“Wow… Who knew the rich African American History in my College Hill Historic District Neighborhood…”

“Wow… African American History in my College Hill Historic District Neighborhood…”

Wow…  Who knew that (Morris) Morrow, of Morrow Blvd, was a African American former slave who settled in Greensboro after the Civil War …  Then check out the Historical African American Union Cemetery where African American union soldier were buried with dignity…

Discover the Secrets of College Hill

College Hill has the distinction of being Greensboro’s best-preserved nineteenth century neighborhood with narrow streets lined with Queen Anne cottages and charming bungalows. Packed with history and centrally located, College Hill blends quaint architecture with urban amenities to create one of Greensboro’s most interesting neighborhoods.

BumpassUnlike most other neighborhoods in Greensboro, College Hill was not developed at one time under a grand scheme. The community began innocuously in the 1840s as a collection of grand homes with prominent occupants including Letitia Morehead Walker, daughter of Governor John Motley Morehead and her husband William Walker; Reverend Sidney D. Bumpass, publisher of the newspaper The Weekly (home pictured, right); and Reverend Nathan H. D. Wilson, Elder of the Raleigh District of the North Carolina Methodist Conference. Their homes reveal pragmatic and modest interpretations of nationally popular Greek Revival and Italianate styles typical to the Carolina Piedmont during the antebellum period.

After the Civil War, these large homes were complemented by residences of African-American citizens who eluded high land costs by living on the fringe of Greensboro.  Examples of this group include Wesley Caldwell, born in 1837 and owner of his home who made a living as a cook. Lithia Brooks was born in 1835 and was employed as a washerwoman. She rented a small house at 438 Mendenhall with her daughter Lula and son Charlie. Julia Booker owned her home located at 945 McGee Street.

1913 College Hill North HighlightedMorrison Morrow exemplified the community. Morris is presumed to have been born into slavery in 1845 and married soon after the end of the Civil War. In 1870, Thomas Owen, a Deputy Collector for the U.S. Government, purchased a small quarter-acre tract of land from former mayor Cyrus P. Mendenhall for $100. A few months later, he sold the same tract to Morris Morrow for $40 financed by a loan from Greensboro Building and Loan. On this land Morrow built his modest home just south of today’s Rankin Street (image, right). Morris was listed in documents as a day laborer and his wife, Mary, was recognized as a teacher. The couple lived in their home for at least thirty years when Mary passed away. Morrow and his second wife, Lena, moved to Maple Street, approximately where the Greensboro Post Office is today. Morris died in 1916 and is buried in Union Cemetery. Few if any structures related to the historic African-American community remain in College Hill today.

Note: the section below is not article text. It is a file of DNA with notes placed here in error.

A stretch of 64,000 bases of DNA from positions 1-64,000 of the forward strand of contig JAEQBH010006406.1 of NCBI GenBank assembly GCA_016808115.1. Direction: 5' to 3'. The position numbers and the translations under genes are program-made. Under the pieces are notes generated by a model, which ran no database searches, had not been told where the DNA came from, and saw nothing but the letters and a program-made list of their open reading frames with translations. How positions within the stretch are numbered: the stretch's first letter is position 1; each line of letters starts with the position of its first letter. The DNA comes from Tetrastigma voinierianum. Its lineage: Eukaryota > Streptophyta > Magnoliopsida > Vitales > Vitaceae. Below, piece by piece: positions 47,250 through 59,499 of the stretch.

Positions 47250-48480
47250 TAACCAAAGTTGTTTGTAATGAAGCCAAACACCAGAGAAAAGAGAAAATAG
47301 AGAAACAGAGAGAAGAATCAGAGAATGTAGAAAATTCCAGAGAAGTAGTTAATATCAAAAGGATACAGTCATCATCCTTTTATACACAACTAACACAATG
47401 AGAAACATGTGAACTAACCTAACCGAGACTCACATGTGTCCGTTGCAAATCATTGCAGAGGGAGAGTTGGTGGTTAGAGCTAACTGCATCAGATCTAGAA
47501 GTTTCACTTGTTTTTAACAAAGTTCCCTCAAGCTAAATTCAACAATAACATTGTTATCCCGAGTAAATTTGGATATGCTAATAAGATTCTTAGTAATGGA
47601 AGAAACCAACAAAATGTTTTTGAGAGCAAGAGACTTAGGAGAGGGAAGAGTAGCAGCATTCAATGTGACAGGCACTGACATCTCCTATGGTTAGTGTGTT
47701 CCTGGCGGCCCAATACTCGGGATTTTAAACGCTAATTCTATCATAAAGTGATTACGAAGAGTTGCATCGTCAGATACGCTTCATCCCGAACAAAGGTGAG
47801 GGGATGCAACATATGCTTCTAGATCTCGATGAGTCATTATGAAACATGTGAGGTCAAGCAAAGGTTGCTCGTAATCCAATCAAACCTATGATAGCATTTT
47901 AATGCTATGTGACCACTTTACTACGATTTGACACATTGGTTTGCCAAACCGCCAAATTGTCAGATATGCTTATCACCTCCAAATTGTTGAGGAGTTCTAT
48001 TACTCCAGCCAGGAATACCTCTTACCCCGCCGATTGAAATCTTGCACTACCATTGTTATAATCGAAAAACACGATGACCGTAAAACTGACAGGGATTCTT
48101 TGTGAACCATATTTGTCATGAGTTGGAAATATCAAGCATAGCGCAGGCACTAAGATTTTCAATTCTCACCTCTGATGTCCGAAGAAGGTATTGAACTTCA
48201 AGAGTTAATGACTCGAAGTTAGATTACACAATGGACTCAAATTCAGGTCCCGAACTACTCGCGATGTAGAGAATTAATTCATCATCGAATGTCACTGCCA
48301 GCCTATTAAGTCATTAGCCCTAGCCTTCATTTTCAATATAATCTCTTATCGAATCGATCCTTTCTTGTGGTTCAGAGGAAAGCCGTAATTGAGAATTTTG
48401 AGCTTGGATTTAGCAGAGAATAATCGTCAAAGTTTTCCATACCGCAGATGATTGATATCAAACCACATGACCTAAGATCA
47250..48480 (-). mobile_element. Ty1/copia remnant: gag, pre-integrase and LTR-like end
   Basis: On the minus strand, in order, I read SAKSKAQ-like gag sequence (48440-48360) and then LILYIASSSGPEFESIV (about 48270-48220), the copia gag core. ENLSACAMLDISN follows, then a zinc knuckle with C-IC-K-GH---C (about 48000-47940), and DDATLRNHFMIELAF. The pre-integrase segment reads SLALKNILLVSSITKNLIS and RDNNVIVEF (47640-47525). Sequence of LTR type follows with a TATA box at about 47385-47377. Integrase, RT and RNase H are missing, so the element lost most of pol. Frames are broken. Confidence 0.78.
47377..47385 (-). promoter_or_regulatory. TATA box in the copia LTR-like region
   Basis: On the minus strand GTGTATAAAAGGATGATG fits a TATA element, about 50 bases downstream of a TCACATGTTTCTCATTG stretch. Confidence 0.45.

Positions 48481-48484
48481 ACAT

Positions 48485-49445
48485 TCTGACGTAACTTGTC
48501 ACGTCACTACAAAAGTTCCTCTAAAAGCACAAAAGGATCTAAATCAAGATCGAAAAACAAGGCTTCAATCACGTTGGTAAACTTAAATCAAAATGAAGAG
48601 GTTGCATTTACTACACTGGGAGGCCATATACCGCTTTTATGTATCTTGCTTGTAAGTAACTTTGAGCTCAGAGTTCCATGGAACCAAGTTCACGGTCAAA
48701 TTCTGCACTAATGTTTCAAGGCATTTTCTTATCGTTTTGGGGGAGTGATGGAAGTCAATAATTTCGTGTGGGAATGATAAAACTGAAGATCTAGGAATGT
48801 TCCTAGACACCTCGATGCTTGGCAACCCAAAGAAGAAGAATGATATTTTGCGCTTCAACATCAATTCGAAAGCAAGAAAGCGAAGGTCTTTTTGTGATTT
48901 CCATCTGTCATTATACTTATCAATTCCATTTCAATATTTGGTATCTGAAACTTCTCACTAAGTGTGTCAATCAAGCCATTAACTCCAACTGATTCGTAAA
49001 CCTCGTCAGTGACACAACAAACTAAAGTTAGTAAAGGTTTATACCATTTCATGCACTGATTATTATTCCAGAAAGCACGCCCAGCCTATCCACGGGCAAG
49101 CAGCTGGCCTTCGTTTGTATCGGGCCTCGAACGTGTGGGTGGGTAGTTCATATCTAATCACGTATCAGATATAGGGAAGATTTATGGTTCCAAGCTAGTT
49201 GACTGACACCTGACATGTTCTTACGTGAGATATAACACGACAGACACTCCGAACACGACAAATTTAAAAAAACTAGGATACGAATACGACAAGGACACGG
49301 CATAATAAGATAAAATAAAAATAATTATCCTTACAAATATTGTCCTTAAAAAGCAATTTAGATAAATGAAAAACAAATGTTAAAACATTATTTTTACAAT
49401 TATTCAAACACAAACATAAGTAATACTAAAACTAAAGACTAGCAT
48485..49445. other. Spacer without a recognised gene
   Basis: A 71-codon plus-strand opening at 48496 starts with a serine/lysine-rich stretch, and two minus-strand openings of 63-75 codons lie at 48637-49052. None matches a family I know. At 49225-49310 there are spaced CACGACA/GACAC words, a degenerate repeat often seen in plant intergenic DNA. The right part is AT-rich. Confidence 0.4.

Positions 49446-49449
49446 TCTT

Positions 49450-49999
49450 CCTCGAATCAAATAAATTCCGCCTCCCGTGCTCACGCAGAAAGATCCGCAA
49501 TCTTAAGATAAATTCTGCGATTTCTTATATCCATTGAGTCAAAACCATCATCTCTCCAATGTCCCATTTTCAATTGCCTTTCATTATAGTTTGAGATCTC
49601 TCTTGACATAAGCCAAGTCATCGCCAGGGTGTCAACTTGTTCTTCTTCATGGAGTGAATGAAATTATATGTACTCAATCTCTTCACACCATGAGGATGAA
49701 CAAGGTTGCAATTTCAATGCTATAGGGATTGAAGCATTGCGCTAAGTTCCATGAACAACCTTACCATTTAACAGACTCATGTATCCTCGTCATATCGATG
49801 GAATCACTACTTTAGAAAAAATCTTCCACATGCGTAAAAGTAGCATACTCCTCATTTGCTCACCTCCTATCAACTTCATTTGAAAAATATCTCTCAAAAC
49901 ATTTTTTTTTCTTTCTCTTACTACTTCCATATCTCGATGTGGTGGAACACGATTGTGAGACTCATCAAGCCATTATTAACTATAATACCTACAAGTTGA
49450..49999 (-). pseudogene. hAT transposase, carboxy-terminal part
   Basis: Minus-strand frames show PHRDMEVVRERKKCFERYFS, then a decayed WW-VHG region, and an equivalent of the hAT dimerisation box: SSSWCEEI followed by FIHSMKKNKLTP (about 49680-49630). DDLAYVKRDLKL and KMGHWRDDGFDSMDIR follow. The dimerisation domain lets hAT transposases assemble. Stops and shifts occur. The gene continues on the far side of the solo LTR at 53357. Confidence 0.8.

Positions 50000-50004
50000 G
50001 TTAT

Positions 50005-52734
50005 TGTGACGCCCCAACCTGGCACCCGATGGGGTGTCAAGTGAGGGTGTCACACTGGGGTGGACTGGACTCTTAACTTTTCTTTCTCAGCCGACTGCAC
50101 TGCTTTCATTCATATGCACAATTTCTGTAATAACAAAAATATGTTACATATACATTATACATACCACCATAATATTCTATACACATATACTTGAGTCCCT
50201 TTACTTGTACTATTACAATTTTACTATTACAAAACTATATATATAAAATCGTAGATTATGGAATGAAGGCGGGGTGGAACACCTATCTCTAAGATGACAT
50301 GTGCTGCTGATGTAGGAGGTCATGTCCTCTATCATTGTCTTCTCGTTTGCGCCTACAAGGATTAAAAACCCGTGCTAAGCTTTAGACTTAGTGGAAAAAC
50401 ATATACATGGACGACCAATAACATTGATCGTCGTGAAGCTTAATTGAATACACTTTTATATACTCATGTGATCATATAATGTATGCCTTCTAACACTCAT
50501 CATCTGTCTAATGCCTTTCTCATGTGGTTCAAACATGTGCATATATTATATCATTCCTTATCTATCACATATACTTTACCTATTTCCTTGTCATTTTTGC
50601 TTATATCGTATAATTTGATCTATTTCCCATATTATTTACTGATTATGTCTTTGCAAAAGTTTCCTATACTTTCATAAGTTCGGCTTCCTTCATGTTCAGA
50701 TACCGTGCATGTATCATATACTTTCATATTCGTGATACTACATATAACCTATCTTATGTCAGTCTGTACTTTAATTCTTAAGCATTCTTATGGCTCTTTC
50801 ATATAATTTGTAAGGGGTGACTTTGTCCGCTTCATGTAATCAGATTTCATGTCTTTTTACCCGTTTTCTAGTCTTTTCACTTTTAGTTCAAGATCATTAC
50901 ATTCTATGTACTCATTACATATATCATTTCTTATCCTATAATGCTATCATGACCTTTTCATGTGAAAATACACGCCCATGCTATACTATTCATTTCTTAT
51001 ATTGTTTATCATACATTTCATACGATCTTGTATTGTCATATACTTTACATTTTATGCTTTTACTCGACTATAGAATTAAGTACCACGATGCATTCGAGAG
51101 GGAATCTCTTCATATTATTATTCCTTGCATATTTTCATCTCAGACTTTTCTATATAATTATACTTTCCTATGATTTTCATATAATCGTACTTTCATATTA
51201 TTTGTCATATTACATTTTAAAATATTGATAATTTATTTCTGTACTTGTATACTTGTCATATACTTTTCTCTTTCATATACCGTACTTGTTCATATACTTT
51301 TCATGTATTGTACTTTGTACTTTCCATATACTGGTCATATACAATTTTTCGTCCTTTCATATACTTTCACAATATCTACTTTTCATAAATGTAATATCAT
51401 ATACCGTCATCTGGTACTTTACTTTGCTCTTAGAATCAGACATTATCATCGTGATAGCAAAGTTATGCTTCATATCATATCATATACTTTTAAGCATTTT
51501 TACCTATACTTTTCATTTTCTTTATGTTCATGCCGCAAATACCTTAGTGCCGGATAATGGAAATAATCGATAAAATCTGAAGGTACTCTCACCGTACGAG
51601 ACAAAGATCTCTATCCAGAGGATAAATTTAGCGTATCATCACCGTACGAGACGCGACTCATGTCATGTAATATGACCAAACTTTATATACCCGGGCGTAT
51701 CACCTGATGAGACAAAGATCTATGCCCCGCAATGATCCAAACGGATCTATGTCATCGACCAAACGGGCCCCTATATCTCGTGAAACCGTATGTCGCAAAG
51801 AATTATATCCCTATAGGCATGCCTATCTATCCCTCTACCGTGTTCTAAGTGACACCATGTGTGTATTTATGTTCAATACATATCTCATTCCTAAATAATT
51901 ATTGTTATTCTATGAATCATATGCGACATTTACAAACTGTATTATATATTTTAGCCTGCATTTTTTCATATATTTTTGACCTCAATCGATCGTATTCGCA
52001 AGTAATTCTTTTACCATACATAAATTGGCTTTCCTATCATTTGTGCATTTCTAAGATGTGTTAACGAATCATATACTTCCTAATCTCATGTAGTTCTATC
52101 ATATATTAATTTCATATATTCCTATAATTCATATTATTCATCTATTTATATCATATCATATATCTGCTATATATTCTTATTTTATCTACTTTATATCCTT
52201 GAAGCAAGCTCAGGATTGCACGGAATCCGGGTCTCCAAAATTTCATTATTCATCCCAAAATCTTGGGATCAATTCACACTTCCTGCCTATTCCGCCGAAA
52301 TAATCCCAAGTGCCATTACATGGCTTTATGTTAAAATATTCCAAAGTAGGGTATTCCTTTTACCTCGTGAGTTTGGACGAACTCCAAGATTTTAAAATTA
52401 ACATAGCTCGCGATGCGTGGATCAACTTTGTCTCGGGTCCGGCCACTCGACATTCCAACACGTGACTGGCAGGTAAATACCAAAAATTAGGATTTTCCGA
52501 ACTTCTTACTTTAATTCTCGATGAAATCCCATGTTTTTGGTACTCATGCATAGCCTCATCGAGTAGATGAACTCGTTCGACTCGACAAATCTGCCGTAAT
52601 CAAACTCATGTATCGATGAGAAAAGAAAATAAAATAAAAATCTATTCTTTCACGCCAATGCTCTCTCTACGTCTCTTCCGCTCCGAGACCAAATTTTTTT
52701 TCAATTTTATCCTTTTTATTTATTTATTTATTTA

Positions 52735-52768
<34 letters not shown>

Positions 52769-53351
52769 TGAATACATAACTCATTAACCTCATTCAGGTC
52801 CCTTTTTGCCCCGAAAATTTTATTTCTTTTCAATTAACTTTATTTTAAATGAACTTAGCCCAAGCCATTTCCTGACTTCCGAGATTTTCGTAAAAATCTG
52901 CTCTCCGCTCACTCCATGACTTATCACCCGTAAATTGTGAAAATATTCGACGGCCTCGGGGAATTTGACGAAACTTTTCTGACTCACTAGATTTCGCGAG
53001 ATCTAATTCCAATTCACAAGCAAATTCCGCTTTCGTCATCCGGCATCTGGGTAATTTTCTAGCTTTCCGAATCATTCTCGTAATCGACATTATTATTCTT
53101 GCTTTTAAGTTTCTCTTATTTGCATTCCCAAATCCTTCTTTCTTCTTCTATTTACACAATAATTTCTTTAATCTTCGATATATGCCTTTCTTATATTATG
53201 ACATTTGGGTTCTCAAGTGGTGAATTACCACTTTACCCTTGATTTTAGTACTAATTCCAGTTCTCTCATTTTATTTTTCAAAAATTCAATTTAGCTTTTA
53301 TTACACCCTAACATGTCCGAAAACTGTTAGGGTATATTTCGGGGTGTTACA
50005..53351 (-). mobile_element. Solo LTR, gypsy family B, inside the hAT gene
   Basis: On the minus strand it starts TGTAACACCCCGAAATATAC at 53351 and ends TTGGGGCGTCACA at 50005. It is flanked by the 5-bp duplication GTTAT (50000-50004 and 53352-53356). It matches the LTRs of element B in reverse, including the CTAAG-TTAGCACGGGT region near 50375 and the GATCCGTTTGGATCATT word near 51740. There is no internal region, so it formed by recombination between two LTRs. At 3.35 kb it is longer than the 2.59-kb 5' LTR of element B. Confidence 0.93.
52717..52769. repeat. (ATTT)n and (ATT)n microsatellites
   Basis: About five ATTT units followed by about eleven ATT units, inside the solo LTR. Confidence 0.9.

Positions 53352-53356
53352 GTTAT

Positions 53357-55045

Through the 1960s, urban challenges such as high density housing, disinvestment, and blight were addressed through reconstruction efforts that often included the wholesale destruction of communities. Federal grants allowed communities to redevelop large areas with new infrastructure, parks, schools, and buildings. Here in Greensboro, areas of East Market Street and the Warnersville neighborhood were destroyed – and rebuilt – in this manner.

25 September 2009 038When planners began examining the College Hill neighborhood in the 1960s for reinvestment, similar heavy handed methods were considered at first. In 1977, a discussion group was formed to explore alternatives to such renewal efforts, resulting in a charrette that focused on several objectives. Major themes included land use and zoning, infrastructure, and investment in historic buildings that was cultivated through the creation of an historic preservation program in Greensboro. In 1980, College Hill was designated by City Council as Greensboro’s first locally designated historic district.  http://preservationgreensboro.typepad.com/weblog/2013/04/discover-the-secrets-of-college-hill.html

Union Cemetery

Located in downtown Greensboro at the corner of E. Whittington and S. Elm Streets, Union Cemetery is Greensboro’s oldest African American cemetery.

Corner of E. Whittington St. and S. Elm St.
Greensboro, NC 27406  http://www.greensboro-nc.gov/index.aspxpage=1116 

Union Cemetery Gate https://www.google.com/maps/place/S+Elm+St+%26+E+Whittington+St,+Greensboro,+NC+27406/@36.058829,-79.791324,3a,75y,90h,90t/data=!3m4!1e1!3m2!1sBsTNdJV35g5unmBLFCnYsA!2e0!4m2!3m1!1s0x8853191bee87f615:0x7d6cde657d9f2c29!6m1!1e1  https://www.google.com/maps/place/S+Elm+St+%26+E+Whittington+St,+Greensboro,+NC+27406/@36.058829,-79.791324,3a,75y,90h,90t/data=!3m4!1e1!3m2!1sBsTNdJV35g5unmBLFCnYsA!2e0!4m2!3m1!1s0x8853191bee87f615:0x7d6cde657d9f2c29!6m1!1e1

Wow… Who Knew…  I am just saying…

“Wow… Who knew the rich African American History in my College Hill Historic District Neighborhood…”


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